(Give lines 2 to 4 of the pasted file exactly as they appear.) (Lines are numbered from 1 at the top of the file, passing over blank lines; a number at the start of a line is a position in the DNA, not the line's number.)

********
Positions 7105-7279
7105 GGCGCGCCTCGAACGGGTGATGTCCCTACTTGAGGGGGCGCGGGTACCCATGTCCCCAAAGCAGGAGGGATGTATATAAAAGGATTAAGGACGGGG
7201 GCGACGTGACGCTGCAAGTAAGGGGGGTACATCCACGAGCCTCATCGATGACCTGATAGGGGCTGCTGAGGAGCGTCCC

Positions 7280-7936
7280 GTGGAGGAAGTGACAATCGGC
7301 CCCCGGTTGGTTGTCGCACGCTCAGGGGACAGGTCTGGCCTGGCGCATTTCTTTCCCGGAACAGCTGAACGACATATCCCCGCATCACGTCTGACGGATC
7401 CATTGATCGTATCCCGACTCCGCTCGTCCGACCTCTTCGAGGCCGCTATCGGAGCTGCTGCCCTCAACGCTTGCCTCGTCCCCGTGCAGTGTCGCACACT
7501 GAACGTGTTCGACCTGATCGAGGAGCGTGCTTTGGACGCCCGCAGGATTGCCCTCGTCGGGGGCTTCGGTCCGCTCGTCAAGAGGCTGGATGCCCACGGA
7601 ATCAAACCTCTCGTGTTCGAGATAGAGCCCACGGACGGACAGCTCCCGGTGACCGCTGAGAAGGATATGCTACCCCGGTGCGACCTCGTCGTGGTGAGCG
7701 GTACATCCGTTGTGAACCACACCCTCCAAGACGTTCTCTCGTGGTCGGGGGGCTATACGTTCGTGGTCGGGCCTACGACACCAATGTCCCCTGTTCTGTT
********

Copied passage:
7105 GGCGCGCCTCGAACGGGTGATGTCCCTACTTGAGGGGGCGCGGGTACCCATGTCCCCAAAGCAGGAGGGATGTATATAAAAGGATTAAGGACGGGG
7201 GCGACGTGACGCTGCAAGTAAGGGGGGTACATCCACGAGCCTCATCGATGACCTGATAGGGGCTGCTGAGGAGCGTCCC

Positions 7280-7936